Over the weekend, I spent a full day at a client's house regulating his beautiful Bösendorfer grand piano.
What the heck IS regulation, do you ask? To be honest, when writing the copy for this very website, I struggled coming up with a definition for regulation more than any of my other services.
Part of that is because although it is a critical part of what allows a piano to feel and sound its best, regulation is just not something most people have heard of, kind of like my sister's former job title of "actuarial analyst". But it's also because there's way more to it than what my distilled one sentence definition of "adjusting the many parts of the playing mechanism, called the action, in order to make the touch consistent and optimally responsive" implies.
Back in June of 2004, I moved 2,782 miles from Ithaca, NY to the Portland, OR area to attend School of Piano Technology for the Blind (formerly the Emil Fries School of Piano Tuning and Technology), colloquially known as the Piano Hospital, in Vancouver, WA.
A year later in 2005, in what is to this day one of the wackiest coincidences of my life, Casey Harris made the same journey from Ithaca, NY and joined me as a fellow piano tech student.
In a time when arts education is being affected by budget cuts in schools nationwide, the Snowman Foundation is dedicated to bringing access to music education to the Portland, OR community and beyond. As someone greatly shaped by having had ample access to music education, via private lessons in piano, voice, clarinet, as well as summer music camp attendance and participation in school choirs, I am a firm believer in the value of learning music and the Snowman Foundation’s mission.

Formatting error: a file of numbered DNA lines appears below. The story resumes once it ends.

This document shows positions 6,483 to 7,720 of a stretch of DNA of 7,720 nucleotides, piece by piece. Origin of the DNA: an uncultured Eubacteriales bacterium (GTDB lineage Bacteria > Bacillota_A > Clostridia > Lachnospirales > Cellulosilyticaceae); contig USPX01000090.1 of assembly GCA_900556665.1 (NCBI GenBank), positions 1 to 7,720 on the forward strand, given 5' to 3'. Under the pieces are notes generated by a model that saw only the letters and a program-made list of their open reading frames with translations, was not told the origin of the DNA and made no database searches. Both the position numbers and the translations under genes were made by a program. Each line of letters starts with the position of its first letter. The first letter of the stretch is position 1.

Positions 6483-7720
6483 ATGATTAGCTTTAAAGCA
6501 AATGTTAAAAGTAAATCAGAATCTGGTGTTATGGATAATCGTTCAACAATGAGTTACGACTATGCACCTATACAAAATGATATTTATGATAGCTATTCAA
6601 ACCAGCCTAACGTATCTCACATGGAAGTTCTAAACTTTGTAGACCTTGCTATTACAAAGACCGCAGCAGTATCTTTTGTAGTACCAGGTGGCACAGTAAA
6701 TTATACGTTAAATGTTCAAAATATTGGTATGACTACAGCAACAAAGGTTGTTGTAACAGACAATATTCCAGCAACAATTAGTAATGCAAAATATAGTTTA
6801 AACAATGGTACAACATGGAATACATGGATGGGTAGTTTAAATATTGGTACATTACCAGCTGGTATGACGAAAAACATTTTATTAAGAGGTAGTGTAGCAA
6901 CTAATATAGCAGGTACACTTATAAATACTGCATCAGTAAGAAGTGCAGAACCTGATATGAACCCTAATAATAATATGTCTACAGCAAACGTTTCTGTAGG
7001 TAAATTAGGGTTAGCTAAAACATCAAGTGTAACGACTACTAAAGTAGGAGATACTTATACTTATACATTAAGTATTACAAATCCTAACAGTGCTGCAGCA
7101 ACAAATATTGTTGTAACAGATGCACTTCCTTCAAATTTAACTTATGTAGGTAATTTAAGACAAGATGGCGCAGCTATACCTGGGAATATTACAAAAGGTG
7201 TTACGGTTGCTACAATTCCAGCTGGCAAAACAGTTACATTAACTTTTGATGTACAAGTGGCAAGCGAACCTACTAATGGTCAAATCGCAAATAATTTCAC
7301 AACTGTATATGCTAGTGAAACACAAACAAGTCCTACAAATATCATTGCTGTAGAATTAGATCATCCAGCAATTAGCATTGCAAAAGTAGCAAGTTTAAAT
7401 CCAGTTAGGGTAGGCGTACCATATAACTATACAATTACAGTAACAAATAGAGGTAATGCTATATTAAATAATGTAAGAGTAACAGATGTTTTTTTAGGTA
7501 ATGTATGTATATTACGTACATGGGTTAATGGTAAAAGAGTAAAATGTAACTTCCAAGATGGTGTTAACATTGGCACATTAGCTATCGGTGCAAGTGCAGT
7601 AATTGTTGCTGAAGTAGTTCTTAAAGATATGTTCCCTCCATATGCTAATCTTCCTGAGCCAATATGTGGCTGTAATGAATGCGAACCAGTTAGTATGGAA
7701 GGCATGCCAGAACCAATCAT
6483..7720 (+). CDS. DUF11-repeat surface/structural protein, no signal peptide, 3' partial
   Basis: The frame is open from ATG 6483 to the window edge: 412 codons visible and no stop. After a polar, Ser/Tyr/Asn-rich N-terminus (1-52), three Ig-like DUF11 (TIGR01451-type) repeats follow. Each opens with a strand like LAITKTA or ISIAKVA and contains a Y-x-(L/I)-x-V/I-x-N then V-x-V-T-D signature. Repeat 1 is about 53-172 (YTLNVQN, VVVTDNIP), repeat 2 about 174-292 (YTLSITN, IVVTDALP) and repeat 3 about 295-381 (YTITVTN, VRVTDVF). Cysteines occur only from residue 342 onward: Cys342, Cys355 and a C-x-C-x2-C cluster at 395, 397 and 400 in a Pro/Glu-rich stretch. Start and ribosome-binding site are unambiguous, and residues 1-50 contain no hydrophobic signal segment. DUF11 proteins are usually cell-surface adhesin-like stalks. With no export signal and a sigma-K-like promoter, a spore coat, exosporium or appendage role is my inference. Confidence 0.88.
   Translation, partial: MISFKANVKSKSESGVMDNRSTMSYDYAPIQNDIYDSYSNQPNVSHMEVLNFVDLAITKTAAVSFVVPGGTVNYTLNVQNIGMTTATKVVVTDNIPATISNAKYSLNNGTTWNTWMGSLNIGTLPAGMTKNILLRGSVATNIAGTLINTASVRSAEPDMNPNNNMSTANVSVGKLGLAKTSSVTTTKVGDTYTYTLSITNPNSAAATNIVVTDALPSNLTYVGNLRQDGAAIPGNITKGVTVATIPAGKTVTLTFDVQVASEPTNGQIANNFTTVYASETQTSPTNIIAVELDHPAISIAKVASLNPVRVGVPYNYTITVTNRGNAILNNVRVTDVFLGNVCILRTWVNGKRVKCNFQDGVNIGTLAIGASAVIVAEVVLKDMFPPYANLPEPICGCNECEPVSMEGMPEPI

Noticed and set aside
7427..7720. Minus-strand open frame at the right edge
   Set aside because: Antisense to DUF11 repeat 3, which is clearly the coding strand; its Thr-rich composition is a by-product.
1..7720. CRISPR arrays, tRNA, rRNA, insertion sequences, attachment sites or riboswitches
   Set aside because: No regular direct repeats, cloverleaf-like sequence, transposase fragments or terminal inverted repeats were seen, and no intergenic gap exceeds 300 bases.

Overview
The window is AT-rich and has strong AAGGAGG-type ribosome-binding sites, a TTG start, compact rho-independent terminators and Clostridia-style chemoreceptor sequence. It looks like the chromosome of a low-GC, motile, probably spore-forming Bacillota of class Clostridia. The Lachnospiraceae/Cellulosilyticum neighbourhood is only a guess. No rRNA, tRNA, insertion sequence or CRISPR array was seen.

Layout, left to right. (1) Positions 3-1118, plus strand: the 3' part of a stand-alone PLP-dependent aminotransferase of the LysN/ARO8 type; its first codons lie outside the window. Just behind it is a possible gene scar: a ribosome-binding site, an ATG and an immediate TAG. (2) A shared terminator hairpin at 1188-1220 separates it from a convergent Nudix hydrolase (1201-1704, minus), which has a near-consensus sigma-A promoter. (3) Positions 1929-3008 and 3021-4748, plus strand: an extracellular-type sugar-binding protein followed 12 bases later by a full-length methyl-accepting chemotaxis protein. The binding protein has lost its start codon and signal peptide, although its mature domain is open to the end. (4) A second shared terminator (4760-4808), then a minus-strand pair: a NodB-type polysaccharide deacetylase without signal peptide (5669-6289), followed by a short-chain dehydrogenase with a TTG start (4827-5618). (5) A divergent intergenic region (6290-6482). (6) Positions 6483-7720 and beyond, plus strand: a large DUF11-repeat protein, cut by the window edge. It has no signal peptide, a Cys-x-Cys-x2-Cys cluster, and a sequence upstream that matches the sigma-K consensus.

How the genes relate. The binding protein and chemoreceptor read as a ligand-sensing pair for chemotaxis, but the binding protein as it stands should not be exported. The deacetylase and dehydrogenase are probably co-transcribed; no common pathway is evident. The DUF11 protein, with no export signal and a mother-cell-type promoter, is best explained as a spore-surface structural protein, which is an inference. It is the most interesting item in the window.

Therefore, I could not have been more excited and enthusiastic about being the designated piano tuner for the foundation’s annual preeminent event, in which ten gorgeous Steinway grand pianos are situated on one stage for a concert featuring a variety of local artists, ranging from ridiculously talented middle-school guitarists to renowned recording artists such as Tom Grant.
As a piano technician, my concerns and expertise regarding the instrument are primarily focused on how they feel and how they sound. However, as an instrument that is also considered furniture and tends to draw the eye wherever it is placed, the condition of the case also tends to be a priority.
To address such concerns, similar to how a mechanic would refer auto body work to a separate technician, the expertise of a master finish and/or touch-up specialist is required.
In Portland, OR, the go-to person for any of the cosmetic needs of a piano, whether they be small repairs to fix chips and scratches or complete refinishing jobs, is Arno Arrak.
Note: Piano Adventures is a regular feature highlighting the quirky aspects of my daily life as a piano technician, from the paradoxical challenges of working with inanimate objects to the characters I meet.
A couple of weeks ago, I was tasked with teaching someone how to replace a broken piano string.
Piano wire is quite stretchy, a fact a lot of people are not aware of because most people never have a reason to experiment with stretching steel. When a piano is at its designated tension, a piano wire is generally at 60% of its tensile strength. So, theoretically, if a piano is well-maintained at the proper pitch, a string should never reach the 100% point at which it will break. However, “should not break” and “will not break” are not the same thing.